It would be easy to assume that Sean Lynch was a ‘fair weather’ hotelier when he first entered the game. After all, he stepped into hospitality to help fund his university studies in meteorology. But there must have been something in the atmosphere that changed those plans!
Today, Sean is Vice President of Revenue Management for Graduate Hotels – a perfect environment where he has combined his love of hospitality with academia. As Sean explains it: “Graduate Hotels are anchored in a lot of the university markets in the United States, as well as the United Kingdom, in Cambridge and Oxford specifically. We are in very dynamic markets, typically right next to major universities from the west to the east coast.”
From a memorable manager-on-duty shift involving a live lobster in a guest room to the special feel a personalized stay brings, and the rewards of working in hospitality and getting it right despite a global pandemic! We catch up with Sean and discover why he loves working in hotels.
What was your first role in hospitality?
I worked the front desk in Boston Heights at a Comfort Inn while I was at the University of Akron.
What was it that attracted you to the hospitality industry?
I was going to college for meteorology and I never thought I'd be attracted to anything else besides meteorology, until I started to work part-time at a hotel, at the front desk. Eventually, I worked my way into sales, more of the operations side, and just fell in love with hospitality in general. I would say I was probably destined for hotels simply because of the fact I'm never fine with the status quo!
Can you tell us about your career journey so far?
So far, my career journey has taken me to many different destinations in the United States. The large majority of my career was with Great Wolf Resorts, where I worked at a lot of the different indoor water park resorts located in Wisconsin, Ohio, and Washington state. I also worked at the corporate office as corporate director of revenue management, and eventually moved out west, worked at Duetto for a couple of years in customer success, and then eventually made my way to Graduate Hotels for the last two and a half years in revenue management.
What has been your biggest challenge?
My biggest challenge specific to revenue management has been the ever-changing climate of demand. You had the pandemic recently, but going back 12 years with the recession and 20 years ago with 9/11, it seems about every once in a decade that everything gets turned on end and becomes extremely difficult, but that's where I think a lot of our industry starts to thrive, coming up with new takes on the business, overturning technology, and just how we do things. And we do it a lot better coming out of each one of these crises.
What has been the biggest success or highlight of your career?
Right now – as vice president of revenue management at Graduate Hotels. In my early career I went from hospitality discipline to discipline. Then, about 12 years ago, I fell in love with revenue management, and that was one of those areas where I said, ‘This is me’. This is my career for the rest of my life.’ To be able to thrive in an industry and also have passion for what you do – that’s a success. Graduate Hotels is so dynamic, it's growing so quickly in unique university markets, that to be able to drive a lot of the strategy for such a great company is definitely one of my biggest accomplishments.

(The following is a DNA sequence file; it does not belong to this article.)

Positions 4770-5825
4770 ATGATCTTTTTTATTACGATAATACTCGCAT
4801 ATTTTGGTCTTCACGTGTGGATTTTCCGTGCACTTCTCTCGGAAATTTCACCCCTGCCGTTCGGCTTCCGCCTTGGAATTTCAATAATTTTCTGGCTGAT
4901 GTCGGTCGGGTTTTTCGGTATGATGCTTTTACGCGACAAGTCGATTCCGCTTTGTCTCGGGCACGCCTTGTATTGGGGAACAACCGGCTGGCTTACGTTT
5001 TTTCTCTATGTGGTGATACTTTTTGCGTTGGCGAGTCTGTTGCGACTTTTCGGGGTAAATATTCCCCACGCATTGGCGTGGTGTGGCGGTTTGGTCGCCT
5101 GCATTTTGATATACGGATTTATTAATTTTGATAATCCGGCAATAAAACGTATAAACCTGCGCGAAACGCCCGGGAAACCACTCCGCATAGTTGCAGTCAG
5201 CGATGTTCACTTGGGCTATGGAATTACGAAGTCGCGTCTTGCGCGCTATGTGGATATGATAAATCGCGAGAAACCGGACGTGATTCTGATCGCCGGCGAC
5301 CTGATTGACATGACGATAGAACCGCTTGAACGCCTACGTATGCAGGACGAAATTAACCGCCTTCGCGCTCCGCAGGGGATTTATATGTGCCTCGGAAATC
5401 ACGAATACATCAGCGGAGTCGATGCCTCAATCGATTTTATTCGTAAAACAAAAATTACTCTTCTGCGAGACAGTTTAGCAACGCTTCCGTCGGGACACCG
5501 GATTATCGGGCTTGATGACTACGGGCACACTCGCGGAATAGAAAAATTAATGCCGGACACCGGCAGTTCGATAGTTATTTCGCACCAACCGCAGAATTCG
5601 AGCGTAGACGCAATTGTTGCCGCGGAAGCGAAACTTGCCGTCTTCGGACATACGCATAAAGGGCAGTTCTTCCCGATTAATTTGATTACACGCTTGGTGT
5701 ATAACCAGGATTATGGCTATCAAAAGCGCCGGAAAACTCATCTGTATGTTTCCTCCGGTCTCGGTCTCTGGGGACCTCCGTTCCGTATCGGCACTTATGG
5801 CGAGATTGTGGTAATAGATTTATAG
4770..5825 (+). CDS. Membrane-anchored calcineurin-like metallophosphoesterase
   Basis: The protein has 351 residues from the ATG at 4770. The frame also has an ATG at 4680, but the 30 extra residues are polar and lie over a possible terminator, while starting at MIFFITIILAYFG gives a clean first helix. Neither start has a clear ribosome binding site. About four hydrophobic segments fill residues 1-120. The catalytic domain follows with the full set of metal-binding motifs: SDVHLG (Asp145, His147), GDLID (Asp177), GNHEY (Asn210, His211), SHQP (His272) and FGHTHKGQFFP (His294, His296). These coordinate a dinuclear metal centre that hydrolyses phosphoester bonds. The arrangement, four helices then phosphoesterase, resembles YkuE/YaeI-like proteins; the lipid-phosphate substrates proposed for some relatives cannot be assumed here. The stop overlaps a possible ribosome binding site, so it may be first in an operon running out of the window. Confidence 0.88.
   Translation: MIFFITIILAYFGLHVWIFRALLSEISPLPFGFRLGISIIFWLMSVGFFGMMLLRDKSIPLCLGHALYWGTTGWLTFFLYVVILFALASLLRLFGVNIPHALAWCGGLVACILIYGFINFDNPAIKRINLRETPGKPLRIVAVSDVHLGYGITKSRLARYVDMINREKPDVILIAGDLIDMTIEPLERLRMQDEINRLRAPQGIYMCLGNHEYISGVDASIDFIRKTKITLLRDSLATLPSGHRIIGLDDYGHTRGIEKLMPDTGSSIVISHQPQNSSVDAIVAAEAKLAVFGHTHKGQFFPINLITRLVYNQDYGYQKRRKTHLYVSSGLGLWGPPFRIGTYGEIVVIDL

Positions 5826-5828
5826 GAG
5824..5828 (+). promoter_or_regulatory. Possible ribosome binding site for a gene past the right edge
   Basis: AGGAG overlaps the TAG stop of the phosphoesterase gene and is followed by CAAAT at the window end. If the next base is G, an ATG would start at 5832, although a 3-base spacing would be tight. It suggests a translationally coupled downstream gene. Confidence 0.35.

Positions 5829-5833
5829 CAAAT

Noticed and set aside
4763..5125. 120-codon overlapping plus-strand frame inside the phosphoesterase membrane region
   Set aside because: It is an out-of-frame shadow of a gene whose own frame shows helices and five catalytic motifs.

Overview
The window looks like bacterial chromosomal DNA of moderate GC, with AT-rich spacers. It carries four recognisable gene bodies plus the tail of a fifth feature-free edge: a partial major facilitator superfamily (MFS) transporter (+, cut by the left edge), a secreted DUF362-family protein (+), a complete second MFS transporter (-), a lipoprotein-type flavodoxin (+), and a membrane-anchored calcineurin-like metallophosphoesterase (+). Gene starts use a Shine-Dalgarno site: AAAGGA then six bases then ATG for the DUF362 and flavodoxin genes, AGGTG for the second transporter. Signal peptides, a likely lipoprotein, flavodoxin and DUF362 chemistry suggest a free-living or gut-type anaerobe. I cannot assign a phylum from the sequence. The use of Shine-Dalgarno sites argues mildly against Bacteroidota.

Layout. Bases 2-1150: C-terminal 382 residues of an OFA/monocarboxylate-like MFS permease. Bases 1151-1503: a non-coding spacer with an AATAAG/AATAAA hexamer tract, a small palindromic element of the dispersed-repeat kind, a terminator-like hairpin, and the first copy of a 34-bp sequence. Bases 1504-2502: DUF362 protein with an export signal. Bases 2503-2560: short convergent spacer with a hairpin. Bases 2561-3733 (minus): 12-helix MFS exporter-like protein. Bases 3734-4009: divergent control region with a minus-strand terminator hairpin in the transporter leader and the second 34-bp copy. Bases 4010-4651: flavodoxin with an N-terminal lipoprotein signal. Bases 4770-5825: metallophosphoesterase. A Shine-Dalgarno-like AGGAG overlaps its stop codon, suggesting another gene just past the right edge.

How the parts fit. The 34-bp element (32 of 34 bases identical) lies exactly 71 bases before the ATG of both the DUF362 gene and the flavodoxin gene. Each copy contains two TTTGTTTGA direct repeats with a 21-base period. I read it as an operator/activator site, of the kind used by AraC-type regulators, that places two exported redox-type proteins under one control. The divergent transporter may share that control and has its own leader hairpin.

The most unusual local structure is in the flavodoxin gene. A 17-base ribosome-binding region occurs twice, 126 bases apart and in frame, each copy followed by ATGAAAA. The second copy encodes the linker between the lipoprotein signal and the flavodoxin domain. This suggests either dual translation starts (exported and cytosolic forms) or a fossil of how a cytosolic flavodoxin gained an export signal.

What has been your most memorable experience as a hotel guest and what made it so special?
We went for a long weekend getaway to one of the Graduate Hotels in Tucson, and when we walked into the room, there was the amenity, but they also had reservations lined up for us. They had already looked at my internal ‘likes’ sheet, and they had suggested the restaurant, had made reservations, knew when I was arriving, and just made it very special.
What was the strangest or funniest day you've ever had at work?
I was probably 25 years old. I was manager-on-duty at a hotel and guests can get quite creative when they have possibly overspent! And this said guest actually purchased a live lobster from the grocery store next door and said that this lobster was just inside her room when she checked in, except she forgot to cut the supermarket's rubber band off of its claw. And there was a receipt actually on the counter as I walked into the room. So, needless to say, there was no refund, but quite an embarrassing moment for her, but quite memorable for me, 15 years later!
If you hadn't gone into hotels, what else would you have done?
I absolutely would've followed my passion for meteorology. I do not regret going into hotels and not following my initial passion, just because it was such a tough market to get into, the job growth rate was constantly declining with technology. You didn't need five or six people to chase a tornado, right? So that's where I had to make some tough decisions while I was in college. And I was already working at a hotel, understood what the career path was, and just went for it.
What one piece of advice would you give to anyone considering a career in hospitality today?
I would say just do it! There have been challenges with the pandemic; any aspect of any industry is going to have its ups and downs. But there are very few industries as rewarding as hospitality. Whether you're in operations and you're taking care of the guests and just seeing the satisfaction, or they're constantly coming back; to revenue management and going through these difficult times and watching your business grow once again and staying on top of trends and making the best decisions. Or whether you're in sales or finance or any other discipline at a hotel, there's always going to be that rewarding factor that makes you appreciate the industry you're in.